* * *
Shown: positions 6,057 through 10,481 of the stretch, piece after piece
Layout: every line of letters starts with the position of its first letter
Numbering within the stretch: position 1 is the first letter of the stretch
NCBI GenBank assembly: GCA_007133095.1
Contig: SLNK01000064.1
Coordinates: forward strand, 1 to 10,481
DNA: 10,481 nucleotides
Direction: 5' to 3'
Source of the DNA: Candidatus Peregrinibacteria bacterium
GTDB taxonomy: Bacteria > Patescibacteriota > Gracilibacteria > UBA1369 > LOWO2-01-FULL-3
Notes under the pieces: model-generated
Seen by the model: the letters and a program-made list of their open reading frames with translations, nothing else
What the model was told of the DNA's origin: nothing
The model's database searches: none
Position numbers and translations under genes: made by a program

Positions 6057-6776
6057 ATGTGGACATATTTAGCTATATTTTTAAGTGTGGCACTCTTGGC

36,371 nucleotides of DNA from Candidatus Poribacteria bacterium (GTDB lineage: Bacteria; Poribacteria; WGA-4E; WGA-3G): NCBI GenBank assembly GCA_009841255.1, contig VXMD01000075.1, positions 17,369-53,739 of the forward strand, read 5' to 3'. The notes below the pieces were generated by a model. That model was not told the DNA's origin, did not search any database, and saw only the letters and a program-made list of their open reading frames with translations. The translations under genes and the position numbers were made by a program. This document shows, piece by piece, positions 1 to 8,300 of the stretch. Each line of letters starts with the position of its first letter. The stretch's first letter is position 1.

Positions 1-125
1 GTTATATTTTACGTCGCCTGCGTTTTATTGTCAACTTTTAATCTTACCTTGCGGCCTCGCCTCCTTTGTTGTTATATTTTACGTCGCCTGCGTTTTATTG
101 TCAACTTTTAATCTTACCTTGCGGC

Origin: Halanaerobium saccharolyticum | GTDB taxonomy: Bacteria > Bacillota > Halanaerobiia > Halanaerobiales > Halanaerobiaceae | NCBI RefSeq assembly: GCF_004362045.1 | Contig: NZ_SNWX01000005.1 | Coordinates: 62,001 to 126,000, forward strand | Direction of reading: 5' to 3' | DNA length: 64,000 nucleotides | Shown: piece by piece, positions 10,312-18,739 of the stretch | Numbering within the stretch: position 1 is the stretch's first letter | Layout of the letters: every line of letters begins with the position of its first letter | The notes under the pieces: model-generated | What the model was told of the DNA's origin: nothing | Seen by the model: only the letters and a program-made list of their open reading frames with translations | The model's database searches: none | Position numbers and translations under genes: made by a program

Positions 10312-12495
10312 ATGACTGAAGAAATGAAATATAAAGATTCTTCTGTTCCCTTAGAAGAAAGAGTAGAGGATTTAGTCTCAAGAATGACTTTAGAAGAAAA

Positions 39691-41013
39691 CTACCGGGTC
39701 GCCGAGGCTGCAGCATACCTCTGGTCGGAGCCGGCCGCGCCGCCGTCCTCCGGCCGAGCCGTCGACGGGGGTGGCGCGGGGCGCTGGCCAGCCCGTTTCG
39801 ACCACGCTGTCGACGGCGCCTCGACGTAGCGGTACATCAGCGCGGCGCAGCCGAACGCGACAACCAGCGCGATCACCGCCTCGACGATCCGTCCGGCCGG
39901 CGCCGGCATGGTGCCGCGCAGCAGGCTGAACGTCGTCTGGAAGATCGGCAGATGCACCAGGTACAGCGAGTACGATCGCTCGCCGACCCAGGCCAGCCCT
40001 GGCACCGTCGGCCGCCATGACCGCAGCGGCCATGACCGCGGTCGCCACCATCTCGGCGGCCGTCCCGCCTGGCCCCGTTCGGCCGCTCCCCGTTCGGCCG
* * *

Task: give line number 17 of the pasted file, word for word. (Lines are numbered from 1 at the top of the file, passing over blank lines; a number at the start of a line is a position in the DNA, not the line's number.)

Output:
6057 ATGTGGACATATTTAGCTATATTTTTAAGTGTGGCACTCTTGGC